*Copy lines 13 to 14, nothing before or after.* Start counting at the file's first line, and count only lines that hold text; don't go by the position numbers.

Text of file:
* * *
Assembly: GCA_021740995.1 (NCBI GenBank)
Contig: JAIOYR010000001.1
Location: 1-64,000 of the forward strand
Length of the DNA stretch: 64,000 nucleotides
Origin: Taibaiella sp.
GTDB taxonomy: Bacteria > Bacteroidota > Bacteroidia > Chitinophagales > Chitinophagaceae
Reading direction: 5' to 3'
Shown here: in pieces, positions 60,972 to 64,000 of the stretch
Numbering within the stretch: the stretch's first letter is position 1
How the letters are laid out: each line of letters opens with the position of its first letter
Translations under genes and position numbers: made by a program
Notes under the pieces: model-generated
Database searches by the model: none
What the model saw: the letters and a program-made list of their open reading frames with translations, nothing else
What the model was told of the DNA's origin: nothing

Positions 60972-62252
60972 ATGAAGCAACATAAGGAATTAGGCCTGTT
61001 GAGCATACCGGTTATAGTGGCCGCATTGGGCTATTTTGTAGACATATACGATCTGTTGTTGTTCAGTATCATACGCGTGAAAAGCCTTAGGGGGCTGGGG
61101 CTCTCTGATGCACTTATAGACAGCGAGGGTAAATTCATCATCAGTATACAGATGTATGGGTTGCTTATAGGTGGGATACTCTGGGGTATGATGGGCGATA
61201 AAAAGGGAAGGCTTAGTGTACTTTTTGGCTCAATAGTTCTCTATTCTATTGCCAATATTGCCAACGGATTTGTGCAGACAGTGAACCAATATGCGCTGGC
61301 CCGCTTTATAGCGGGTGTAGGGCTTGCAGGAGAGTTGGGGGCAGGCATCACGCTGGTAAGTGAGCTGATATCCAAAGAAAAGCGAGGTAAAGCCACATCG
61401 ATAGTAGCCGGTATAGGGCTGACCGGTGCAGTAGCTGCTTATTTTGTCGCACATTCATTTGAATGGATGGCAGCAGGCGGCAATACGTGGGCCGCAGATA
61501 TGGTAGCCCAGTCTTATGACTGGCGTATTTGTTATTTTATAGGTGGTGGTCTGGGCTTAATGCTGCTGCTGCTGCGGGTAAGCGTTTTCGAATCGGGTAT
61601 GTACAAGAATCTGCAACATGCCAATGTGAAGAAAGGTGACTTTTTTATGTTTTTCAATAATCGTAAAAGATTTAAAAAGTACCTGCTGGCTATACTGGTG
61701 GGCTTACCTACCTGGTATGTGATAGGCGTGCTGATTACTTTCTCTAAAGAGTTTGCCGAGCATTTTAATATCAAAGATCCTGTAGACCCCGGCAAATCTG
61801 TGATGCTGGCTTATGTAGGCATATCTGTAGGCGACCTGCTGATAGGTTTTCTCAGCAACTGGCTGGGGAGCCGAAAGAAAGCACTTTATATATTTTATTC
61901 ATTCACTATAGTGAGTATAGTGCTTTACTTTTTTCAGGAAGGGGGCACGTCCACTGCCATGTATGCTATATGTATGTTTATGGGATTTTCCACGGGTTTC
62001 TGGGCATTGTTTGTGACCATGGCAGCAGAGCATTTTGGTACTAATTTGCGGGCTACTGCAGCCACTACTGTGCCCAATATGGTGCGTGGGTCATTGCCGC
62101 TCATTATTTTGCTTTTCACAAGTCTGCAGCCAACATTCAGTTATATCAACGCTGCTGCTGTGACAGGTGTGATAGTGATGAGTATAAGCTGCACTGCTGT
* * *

Database searches by the model: none
What the model saw: the letters and a program-made list of their open reading frames with translations, nothing else